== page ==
“This place is… possessed!”

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If you want my opinion, Gerrit Graham is the whole show.

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Tony Dayoub’s DePalma Blogathon here.

Brian DePalma’s PHANTOM OF THE PARADISE — his name is above the title, despite the fact that who the hell was he, anyway, in 1974? — is an oddity in his career, a career strung with oddities. Despite perhaps borrowing its bird imagery from PSYCHO, and featuring probably his funniest take on the shower scene, PHANTOM isn’t particularly a Hitchcock-referencing film, which sets it apart from SISTERS beforehand and OBSESSION afterwards. The movie does feature a replay of TOUCH OF EVIL’s opening long take, though, with a split-screen twist. I think in this case he ruins the song and creates confusion rather than clarity (for much of the sequence both images show basically the same action), but it’s still an amusing trope, somehow.

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Has DePalma somehow obtained custody of a dead little girl, and mounted the tiny corpslet on wires like some kind of macabre marionette? Or has he hired Paul Williams to act in his film? I’m not sure which is the greater outrage against taste and decency. Williams provides the score, which contains enjoyable but not truly memorable songs — the big problem is probably that they don’t feel specific to this story. The plot details the mounting of a rock opera based on Faust, but the songs don’t seem that specific to that either. Even when the Faust plot invades the main storyline in an outrageous and rather-unprepared-for supernatural twist, the songs don’t really mesh with it. But they’re good little toe-tappers while they’re on.

Depressingly, DePalma’s script derives more from the Claude Rains PHANTOM than from the Chaney, despite name-checking that film’s leading lady, Mary Philbin. This means that practically the first half of the movie is an origin saga, before the Faustian pact can get going, and the relationship between the Phantom (William Finlay, still working for BDP in 2006’s THE BLACK DAHLIA) and his muse, Phoenix (Jessica Harper) is relegated to a couple of lines of dialogue. That’s often been my trouble with DePalma’s “sweeping and Wagnerian” romantic side — he can’t spare the time or effort to suggest a real relationship, so the love interest is gestural and generic and totally fails to move me.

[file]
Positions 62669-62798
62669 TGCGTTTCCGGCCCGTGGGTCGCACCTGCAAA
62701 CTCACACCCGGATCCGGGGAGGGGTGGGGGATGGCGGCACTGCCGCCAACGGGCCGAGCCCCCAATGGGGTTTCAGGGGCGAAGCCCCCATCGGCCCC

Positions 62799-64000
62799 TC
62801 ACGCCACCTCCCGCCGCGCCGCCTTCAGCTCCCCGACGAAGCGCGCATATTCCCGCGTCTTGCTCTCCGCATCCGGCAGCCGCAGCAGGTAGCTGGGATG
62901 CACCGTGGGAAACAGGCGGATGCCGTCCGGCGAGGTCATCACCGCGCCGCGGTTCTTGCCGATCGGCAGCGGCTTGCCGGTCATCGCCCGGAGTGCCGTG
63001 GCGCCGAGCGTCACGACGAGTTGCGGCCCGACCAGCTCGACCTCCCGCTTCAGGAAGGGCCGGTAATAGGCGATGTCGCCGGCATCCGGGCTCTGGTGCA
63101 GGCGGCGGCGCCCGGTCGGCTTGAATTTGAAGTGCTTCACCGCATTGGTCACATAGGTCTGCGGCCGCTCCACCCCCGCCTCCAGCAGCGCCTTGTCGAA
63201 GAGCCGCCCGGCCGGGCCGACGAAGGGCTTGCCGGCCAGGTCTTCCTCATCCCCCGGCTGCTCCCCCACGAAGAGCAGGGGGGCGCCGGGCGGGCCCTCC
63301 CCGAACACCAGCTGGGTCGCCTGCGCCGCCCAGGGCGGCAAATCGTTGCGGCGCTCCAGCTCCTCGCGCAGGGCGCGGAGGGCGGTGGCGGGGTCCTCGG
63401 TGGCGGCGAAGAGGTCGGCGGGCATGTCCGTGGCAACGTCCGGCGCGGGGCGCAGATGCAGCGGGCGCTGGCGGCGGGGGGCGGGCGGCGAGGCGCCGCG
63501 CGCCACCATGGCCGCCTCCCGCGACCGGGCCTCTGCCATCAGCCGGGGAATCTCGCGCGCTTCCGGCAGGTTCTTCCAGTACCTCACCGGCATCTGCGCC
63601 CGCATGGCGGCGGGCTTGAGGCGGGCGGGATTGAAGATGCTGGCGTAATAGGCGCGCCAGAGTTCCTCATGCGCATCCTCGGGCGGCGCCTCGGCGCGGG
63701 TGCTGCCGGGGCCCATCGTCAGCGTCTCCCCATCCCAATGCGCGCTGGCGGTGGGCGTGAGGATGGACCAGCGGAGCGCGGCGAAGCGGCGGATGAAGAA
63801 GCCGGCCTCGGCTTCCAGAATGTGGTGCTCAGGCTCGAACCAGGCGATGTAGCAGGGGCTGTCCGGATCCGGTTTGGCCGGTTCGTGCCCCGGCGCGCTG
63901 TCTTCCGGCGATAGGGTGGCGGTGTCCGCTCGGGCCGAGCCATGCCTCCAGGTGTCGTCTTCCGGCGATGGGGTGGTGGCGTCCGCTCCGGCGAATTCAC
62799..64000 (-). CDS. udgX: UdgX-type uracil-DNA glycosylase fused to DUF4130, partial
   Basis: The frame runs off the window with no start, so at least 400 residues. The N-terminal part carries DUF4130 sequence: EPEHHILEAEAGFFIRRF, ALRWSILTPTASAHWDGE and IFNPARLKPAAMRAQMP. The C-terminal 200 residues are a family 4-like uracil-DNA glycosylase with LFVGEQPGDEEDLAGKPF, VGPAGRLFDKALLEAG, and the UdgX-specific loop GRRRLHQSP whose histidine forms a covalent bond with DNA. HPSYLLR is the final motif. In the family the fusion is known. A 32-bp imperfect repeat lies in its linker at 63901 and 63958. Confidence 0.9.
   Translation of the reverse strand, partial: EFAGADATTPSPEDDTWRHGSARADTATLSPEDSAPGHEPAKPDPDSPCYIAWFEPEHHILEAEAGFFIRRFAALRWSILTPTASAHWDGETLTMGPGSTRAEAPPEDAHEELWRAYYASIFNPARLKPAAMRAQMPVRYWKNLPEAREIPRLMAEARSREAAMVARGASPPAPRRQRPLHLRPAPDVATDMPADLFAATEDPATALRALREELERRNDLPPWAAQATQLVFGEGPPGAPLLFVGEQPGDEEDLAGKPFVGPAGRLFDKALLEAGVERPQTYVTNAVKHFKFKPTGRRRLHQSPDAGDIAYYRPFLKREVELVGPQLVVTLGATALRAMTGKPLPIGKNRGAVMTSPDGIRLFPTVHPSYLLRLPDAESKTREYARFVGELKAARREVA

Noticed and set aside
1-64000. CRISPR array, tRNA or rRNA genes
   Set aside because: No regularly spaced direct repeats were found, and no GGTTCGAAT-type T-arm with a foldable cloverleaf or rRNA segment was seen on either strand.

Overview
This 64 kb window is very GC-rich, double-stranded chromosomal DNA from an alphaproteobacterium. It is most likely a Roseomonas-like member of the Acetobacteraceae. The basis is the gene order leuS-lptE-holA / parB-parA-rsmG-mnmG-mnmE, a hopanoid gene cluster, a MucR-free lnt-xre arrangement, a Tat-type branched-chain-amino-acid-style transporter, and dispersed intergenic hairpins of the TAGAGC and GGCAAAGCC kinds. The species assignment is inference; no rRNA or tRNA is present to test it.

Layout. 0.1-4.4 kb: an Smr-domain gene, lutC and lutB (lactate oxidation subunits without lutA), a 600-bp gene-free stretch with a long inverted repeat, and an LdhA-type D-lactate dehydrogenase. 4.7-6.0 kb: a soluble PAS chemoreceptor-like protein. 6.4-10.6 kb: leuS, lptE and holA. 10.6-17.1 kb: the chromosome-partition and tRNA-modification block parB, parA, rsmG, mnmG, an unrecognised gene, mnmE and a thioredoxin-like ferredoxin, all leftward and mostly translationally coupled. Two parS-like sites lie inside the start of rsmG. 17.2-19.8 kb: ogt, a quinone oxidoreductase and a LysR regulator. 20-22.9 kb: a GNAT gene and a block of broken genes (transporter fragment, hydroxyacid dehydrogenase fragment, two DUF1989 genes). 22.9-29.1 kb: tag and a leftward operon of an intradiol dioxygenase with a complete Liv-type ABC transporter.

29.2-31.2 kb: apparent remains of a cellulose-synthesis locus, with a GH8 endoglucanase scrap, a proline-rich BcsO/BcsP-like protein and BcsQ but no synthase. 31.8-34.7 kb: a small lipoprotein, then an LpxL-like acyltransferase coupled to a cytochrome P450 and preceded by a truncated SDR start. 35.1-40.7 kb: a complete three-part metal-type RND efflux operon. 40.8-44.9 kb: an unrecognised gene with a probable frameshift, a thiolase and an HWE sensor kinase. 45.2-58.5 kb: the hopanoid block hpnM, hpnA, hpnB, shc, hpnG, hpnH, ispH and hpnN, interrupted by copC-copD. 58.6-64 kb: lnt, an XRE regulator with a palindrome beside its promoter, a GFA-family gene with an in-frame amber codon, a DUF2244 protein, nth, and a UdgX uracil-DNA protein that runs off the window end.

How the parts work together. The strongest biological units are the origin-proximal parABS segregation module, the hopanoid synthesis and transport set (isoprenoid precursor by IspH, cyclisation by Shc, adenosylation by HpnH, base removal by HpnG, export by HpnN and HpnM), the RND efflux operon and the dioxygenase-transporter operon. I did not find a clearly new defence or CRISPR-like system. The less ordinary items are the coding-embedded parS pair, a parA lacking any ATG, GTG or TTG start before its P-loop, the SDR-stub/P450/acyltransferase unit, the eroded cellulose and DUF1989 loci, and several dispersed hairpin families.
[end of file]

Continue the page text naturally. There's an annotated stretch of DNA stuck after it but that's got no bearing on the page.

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But — PHANTOM is so popping with ideas, and so strikingly designed by Jack “the man in the planet” Fisk, that such problems, while certainly central and critical, do not prevent a good time from being had. Meeting Finlay in his pre-phantasmal geekdom robs him of all the grandeur Chaney possessed, but DePalma is aiming for a more pathetic creature of the night anyway, albeit one who has inexplicably acquired the ability to punch through walls.

“Style will always convince cinematic purists that the surfaces they admire contain depth, and that clear shortcomings in disguise. DePalma isn’t logical, so he must be impressionistic. He isn’t realistic, so he must be surrealistic. He isn’t scrupulous, so he must be audacious. He isn’t earnest, so he must be ironical. He isn’t funny, so he must be serious.”

So writes Martin Amis in The Movie Brute, his very funny, grossly unfair but quite well-aimed takedown of DePalma and his pretensions to greatness, written as BDP was shooting BODY DOUBLE (which would have given Amis a lot more grist to his mill had he been able to see it in time). Amis’s sarcastic remarks (leaving aside the fact that most of them could equally well apply to himself) are, in a way, literally true, in not quite the way he means — if only by default, DePalma is surreal and audacious and the rest. He can also occasionally be funny, but perhaps not frequently enough to fill a whole movie. PHANTOM is funny while Gerrit Graham is strutting and preening as rockstar “Beef.” BONFIRE OF THE VANITIES has André Gregory ranting about Don Giovanni (his introduction, given several times: “This is Aubrey Buffing, the poet. He has AIDS.”) RAISING CAIN has a fantastic John Lithgow turn, and another dead child in a fright wig (“It is a bad thing that you are doing!”). WISE GUYS has Joe Piscopo and isn’t funny at all.

DePalma addressed this comedic lack when he appeared at the Edinburgh Film Festival: after averring that he wasn’t afraid of anything, he admitted that he probably wouldn’t be making any more comedies anytime soon. And yet he practically began as a comedy director: that’s one word used to describe GREETINGS and HI MOM! anyway, and then there’s the Tom Smothers movie and PHANTOM. I think maybe DePalma’s sense of humour is a little too outre for popular taste, like Polanski’s, and his technique doesn’t really lend itself to chuckles — I can recall a 360 degree pan in WISE GUYS, and it didn’t really work as a gag-delivery mechanism. Plus Polanski and DePalma can’t help throw in unpleasant little details that make the laughter shrivel in your throat — here there’s a gratuitous tooth-pulling episode that leaves the Phantom with a ritzy set of steel gnashers. He doesn’t USE them, but there they are.